I have census block data that I have clipped using my 1/4 mile buffer. For each of my census polygons it has kept the original population, is there a way to get the population recalculated just within the buffer? enter image description here

  • What GIS software are you using? What precisely have you tried?
    – PolyGeo
    Commented Oct 7, 2016 at 16:01
  • 1
    I have seen this come up a few times and its ugly - think about if you cut a census block to 50% of its area - does that mean you take 50% of the population? Are you comfortable generalizing your analysis to say that population within each block is always evenly distributed? And - what about larger census blocks that have their population outside the area that was clipped? Commented Oct 7, 2016 at 16:04
  • The simplest way top avoid uniform distribution is adding address points to the analysis. Compute heads per address using census etc
    – FelixIP
    Commented Oct 9, 2016 at 3:42

1 Answer 1


As @DPSSpatial has alluded there is not a simple clean cut solution here. You are bumping up against a couple prominent issues, namely the Modifiable Areal Unit Problem and Spatial Heterogeneity.

Long story short--no matter what you do you'll be introducing new errors into your results. It's unavoidable, and inevitably involves some sort of interpolation.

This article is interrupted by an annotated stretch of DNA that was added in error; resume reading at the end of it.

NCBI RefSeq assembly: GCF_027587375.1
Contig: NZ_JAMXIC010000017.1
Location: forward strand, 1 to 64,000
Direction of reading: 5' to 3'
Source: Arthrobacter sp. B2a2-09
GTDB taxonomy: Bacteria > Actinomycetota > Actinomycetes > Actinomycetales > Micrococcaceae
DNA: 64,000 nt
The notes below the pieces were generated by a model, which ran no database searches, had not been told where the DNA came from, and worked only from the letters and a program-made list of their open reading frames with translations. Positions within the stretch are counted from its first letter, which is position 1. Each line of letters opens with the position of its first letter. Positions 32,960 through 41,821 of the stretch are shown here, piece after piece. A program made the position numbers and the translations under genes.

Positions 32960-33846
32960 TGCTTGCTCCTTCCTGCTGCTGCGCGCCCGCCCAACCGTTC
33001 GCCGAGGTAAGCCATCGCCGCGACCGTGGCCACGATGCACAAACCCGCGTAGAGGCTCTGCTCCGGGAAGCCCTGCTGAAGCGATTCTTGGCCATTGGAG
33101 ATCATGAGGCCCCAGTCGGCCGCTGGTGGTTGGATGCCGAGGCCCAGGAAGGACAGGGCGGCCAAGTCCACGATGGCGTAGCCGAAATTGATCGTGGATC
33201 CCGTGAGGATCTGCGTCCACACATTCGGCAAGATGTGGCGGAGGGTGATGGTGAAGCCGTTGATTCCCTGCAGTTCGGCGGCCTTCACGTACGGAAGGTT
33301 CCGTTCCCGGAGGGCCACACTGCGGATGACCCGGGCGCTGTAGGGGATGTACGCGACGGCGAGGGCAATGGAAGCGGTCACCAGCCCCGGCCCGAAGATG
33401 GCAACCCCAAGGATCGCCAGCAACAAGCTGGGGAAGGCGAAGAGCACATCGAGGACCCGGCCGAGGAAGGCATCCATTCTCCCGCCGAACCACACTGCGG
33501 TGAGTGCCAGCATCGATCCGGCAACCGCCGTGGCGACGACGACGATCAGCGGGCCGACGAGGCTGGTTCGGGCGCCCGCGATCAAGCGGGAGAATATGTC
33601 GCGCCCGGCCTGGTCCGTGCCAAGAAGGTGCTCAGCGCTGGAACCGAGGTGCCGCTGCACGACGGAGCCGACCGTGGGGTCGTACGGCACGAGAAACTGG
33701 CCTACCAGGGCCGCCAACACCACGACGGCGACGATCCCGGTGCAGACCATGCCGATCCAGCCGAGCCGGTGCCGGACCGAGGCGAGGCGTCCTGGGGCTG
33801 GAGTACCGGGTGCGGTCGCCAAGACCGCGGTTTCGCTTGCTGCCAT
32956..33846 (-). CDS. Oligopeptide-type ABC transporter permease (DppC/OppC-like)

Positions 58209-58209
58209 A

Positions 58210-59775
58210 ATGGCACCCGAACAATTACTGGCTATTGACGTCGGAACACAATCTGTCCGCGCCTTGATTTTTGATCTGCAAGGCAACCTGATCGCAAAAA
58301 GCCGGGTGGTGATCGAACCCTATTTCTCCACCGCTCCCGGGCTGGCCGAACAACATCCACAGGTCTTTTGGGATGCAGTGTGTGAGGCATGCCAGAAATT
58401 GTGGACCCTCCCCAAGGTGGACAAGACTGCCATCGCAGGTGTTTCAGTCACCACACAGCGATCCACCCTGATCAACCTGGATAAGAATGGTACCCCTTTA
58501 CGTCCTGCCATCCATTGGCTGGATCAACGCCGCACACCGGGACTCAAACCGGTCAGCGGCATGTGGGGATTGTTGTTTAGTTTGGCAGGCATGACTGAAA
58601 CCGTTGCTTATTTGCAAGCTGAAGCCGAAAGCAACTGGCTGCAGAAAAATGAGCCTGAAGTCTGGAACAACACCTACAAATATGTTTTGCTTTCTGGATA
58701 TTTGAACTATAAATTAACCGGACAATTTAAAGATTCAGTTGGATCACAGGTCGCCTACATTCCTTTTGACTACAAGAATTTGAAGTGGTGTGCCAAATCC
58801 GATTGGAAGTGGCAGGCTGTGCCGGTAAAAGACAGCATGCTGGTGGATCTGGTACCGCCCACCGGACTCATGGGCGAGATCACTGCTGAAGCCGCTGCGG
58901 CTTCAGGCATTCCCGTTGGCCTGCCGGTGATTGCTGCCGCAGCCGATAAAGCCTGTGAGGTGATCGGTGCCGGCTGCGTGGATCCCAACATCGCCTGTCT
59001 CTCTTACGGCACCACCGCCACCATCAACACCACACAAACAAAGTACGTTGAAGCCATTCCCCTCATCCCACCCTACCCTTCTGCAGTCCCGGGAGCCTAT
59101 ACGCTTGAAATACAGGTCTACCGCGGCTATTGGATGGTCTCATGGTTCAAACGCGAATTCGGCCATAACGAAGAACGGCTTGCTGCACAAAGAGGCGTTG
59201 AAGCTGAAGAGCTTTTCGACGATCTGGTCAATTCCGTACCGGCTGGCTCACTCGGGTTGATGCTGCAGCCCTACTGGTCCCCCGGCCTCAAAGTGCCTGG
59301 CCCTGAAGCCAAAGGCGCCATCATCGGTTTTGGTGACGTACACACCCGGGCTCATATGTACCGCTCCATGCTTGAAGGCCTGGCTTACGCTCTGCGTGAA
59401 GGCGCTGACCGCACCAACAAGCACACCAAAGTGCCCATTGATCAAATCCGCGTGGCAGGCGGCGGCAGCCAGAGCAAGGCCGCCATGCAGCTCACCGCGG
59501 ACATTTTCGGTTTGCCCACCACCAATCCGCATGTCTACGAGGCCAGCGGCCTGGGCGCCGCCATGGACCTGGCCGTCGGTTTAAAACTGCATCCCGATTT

One of the most simple is binary dasymetric (this is better, in my opinion, than say, areal weighting) areal interpolation.

Here's a couple of examples: http://www.colorado.edu/geography/leyk/data/Hamid/dasy%20lit/eicherBrewerDasy.pdf https://anitagraser.com/2012/11/18/improving-population-density-maps-using-dasymetric-mapping/

It was also recommended to me that I take the total population of the block vs the percentage of the block within the buffer and apply the math to the total.

  • Your remark at the end of my answer is an example of areal weighting. While that would improve your original method, it's still more error prone that the binary dasymetric interpolation method.
    – rumski20
    Commented Oct 7, 2016 at 18:36

Your Answer

By clicking “Post Your Answer”, you agree to our terms of service and acknowledge you have read our privacy policy.

Not the answer you're looking for? Browse other questions tagged or ask your own question.